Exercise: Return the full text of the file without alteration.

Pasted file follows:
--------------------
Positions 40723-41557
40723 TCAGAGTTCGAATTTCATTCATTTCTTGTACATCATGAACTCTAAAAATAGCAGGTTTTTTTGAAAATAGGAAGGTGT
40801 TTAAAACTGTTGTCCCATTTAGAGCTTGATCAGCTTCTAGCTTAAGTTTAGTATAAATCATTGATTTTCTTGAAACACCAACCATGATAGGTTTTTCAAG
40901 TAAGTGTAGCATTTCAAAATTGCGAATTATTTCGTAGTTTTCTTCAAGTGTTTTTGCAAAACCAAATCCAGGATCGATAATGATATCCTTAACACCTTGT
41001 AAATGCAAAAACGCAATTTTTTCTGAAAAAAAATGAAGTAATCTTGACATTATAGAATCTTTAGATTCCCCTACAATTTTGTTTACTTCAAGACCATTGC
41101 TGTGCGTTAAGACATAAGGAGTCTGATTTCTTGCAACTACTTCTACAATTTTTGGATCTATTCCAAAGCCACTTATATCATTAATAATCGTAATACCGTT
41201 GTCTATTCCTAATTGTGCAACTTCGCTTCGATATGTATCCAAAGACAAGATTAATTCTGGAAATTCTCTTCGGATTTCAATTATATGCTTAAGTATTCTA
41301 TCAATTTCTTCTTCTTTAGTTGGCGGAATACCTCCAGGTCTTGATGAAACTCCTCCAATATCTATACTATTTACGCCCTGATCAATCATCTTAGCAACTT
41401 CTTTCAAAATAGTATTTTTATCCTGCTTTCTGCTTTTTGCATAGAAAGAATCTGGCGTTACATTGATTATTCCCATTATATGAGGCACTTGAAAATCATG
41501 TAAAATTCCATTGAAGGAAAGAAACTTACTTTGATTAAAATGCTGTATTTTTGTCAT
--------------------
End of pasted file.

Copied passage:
Positions 40723-41557
40723 TCAGAGTTCGAATTTCATTCATTTCTTGTACATCATGAACTCTAAAAATAGCAGGTTTTTTTGAAAATAGGAAGGTGT
40801 TTAAAACTGTTGTCCCATTTAGAGCTTGATCAGCTTCTAGCTTAAGTTTAGTATAAATCATTGATTTTCTTGAAACACCAACCATGATAGGTTTTTCAAG
40901 TAAGTGTAGCATTTCAAAATTGCGAATTATTTCGTAGTTTTCTTCAAGTGTTTTTGCAAAACCAAATCCAGGATCGATAATGATATCCTTAACACCTTGT
41001 AAATGCAAAAACGCAATTTTTTCTGAAAAAAAATGAAGTAATCTTGACATTATAGAATCTTTAGATTCCCCTACAATTTTGTTTACTTCAAGACCATTGC
41101 TGTGCGTTAAGACATAAGGAGTCTGATTTCTTGCAACTACTTCTACAATTTTTGGATCTATTCCAAAGCCACTTATATCATTAATAATCGTAATACCGTT
41201 GTCTATTCCTAATTGTGCAACTTCGCTTCGATATGTATCCAAAGACAAGATTAATTCTGGAAATTCTCTTCGGATTTCAATTATATGCTTAAGTATTCTA
41301 TCAATTTCTTCTTCTTTAGTTGGCGGAATACCTCCAGGTCTTGATGAAACTCCTCCAATATCTATACTATTTACGCCCTGATCAATCATCTTAGCAACTT
41401 CTTTCAAAATAGTATTTTTATCCTGCTTTCTGCTTTTTGCATAGAAAGAATCTGGCGTTACATTGATTATTCCCATTATATGAGGCACTTGAAAATCATG
41501 TAAAATTCCATTGAAGGAAAGAAACTTACTTTGATTAAAATGCTGTATTTTTGTCAT